5. R v PDB, 2014 NBQB 213 (CanLII), per Ferguson J, at para 67 - this is taking into account the additional formulation from JHS, supra
    R v NM, 2019 NSCA 4 (CanLII), 370 CCC (3d) 143, per Bourgeois JA, at para 23
    R v Wheyee, 2019 ABQB 548 (CanLII), per Horner J, at para 72
  6. David Paciocco, "Doubt about Doubt: Coping with R. v W.(D.) and Credibility Assessment", (2017) 22 Can. Crim. L. Rev. 31 at para 72
  7. R v JHS, 2007 NSCA 12 (CanLII), 217 CCC (3d) 52, per Saunders JA - on appeal to SCC
  8. R v BGS, 2010 SKCA 24 (CanLII), 346 Sask R 150, per Ottenbreit JA (3:0), at para 9
  9. R v Challice, 1979 CanLII 2969 (ON CA), 45 CCC (2d) 546 (Ont CA), per Morden JA
    R v Morin, 1988 CanLII 8 (SCC), [1988] 2 SCR 345, per Sopinka J
    R v Chan, 1989 ABCA 284 (CanLII), 52 CCC (3d) 184, per curiam
    R v Jaura, 2006 ONCJ 385 (CanLII), [2006] OJ No 4157, per Duncan J, at paras 12, 13
  10. R v Abdirashid, 2012 ABPC 22 (CanLII), [2012] A.J. No 131, per Bascom J, at para 6
  11. R v Nadeau, 1984 CanLII 28 (SCC), [1984] 2 SCR 570, per Lamer J
  12. Canadian Criminal Evidence, Second Edition, by P.R. McWilliams, Q.C., at page 652
    R v Nykiforuk, 1946 CanLII 202 (SK CA), 86 CCC 151, per MacKenzie JA
  13. R v JAH, 2012 NSCA 121 (CanLII), NSJ No 644, per Bryson JA, at para 7
    R v NM, 2019 NSCA 4 (CanLII), 370 CCC (3d) 143, per Bourgeois JA, at para 25
    R v Coburn, 2021 NSCA 1 (CanLII) (working hyperlinks pending), per Wood JA, at para 27
  14. NM, ibid., at para 25
  15. W(D), supra, at p. 758 [SCR]
    JHS, supra, at para 14
    R v Vuradin, 2013 SCC 38 (CanLII), [2013] 2 SCR 639, per Karakatsanis J (5:0), at para 26
  16. R v JP, 2014 NSCA 29 (CanLII), 342 NSR (2d) 324, per Beveridge JA, at paras 62 to 64, 73, 85
  17. R v Ryon, 2019 ABCA 36 (CanLII), 371 CCC (3d) 225, per Martin JA (3:0)
  18. Ryon, ibid., at para 49
  19. Ryon, ibid., at para 51
  20. Ryon, ibid., at para 52

Looking at Evidence as a Whole

The steps of W(D) are not considered "watertight" compartments. The analysis at each step should take into account the evidence as a whole.[1] It is essential that the court not look at any witnesses' evidence in a vacuum and instead look at it in relation to all the evidence presented "as a whole". [2]


The first two steps in the W(D) test require the "weighing [of] the accused's evidence together with the conflicting Crown evidence."[3]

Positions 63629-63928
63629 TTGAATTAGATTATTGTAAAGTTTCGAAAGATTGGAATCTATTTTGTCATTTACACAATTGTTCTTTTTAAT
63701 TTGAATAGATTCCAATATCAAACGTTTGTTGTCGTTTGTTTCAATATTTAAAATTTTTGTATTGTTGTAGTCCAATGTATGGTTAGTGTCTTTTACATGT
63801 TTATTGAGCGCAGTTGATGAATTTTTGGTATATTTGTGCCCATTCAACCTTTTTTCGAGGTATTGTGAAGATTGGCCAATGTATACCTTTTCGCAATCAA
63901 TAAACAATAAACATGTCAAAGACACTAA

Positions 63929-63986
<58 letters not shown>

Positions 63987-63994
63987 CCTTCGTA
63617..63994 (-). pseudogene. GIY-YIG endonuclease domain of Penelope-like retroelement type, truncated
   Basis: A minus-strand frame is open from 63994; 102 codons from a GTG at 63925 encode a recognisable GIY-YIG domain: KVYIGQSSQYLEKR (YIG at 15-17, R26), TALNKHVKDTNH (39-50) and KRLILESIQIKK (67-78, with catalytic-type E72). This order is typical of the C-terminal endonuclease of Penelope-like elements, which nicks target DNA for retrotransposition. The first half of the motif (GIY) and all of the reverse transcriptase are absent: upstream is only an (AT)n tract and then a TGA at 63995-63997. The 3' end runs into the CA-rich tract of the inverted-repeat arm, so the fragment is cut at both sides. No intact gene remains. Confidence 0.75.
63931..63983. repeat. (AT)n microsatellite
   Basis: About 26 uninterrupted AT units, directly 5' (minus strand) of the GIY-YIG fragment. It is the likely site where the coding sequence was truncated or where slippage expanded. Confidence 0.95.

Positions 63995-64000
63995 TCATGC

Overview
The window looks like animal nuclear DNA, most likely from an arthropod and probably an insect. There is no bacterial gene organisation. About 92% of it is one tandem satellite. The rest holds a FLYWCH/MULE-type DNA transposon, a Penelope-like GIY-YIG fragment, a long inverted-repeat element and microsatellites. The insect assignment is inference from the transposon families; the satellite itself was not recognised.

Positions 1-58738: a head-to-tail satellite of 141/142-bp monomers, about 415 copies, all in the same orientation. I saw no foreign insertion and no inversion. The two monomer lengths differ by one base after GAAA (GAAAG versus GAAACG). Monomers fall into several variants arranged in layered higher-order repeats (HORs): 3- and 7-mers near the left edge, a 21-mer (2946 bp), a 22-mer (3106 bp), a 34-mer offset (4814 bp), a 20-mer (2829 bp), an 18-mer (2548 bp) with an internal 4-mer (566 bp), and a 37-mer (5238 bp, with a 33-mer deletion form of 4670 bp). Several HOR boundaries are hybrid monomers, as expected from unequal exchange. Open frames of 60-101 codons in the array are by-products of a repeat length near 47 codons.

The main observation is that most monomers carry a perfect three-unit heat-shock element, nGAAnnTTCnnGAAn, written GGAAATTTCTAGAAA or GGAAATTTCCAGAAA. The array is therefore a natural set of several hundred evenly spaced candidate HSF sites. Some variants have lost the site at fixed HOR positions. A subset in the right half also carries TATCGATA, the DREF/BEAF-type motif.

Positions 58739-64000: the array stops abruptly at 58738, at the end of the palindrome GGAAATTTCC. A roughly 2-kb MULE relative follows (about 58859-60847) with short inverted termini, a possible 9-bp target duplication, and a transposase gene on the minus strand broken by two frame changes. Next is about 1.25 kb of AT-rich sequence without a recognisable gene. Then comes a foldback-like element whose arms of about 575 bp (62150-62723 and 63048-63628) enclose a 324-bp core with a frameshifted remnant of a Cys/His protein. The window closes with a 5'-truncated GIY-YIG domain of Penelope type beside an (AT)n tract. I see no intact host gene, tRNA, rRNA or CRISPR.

1. R v Berg, 2016 SKPC 55 (CanLII), per Kovatch J - commentary by Kovatch PCJ
  2. R v Lake, 2005 NSCA 162 (CanLII), NSJ No. 506, per Fichaud JA (3:0)
    R v Newman, 2018 ABPC 143 (CanLII), per Pharo J, at para 18 ("Although the phrase “in context of the evidence as a whole” is not repeated in the first step of the formula instructions, it should be read into those instructions.")
  3. R v Humphrey, 2011 ONSC 3024 (CanLII), [2011] O.J. No. 2412 (Sup. Ct.), per Code J, at para 152
    see also R v Newton, 2006 CanLII 7733 (ON CA), per curiam (3:0), at para 5
    R v Hull, 2006 CanLII 26572 (ON CA), 70 WCB (2d) 274, per curiam (3:0), at para 5
    R v Snider, 2006 ONCJ 65 (CanLII), [2006] O.J. 879, per MacDonnell J, at para 37
    R v Hoohing, 2007 ONCA 577 (CanLII), 74 WCB (2d) 676, per Feldman JA, at para 15

First Step: Whether to Reject the Accused's Evidence

The accused's evidence should be the evidence considered first.[1]

The accused's evidence can be rejected on the basis of:[2]

  • implausible claims:
    • conclusory statements without basis;
    • inconsistent or implausible observation, memory and recollection;
  • internally inconsistent;
  • contradicted by other reliable evidence;
  • contrived:
    • tailored to defeat the complainant's allegations;
    • shows effort to avoid culpability.
Obligation to Give Reasons

It is necessary that in any case that turns on the accused's credibility, the judge's reasons "should disclose whether she believes or disbelieves the accused."[3]

However, where the judge fails to give reasons and the "road to conviction is nonetheless clear" the omission will not be fatal.[4]

When in Conflict with the Complainant's Evidence

It is crucial that the judge not discount the accused's evidence for the reason that the complainant is believed. Otherwise, the defence is completely neutered before even testifying. [5] Simply rejecting the accused's evidence on the basis that it conflicts with the complainant's evidence which has been accepted without explanation shifts the burden of proof unconstitutionally.[6]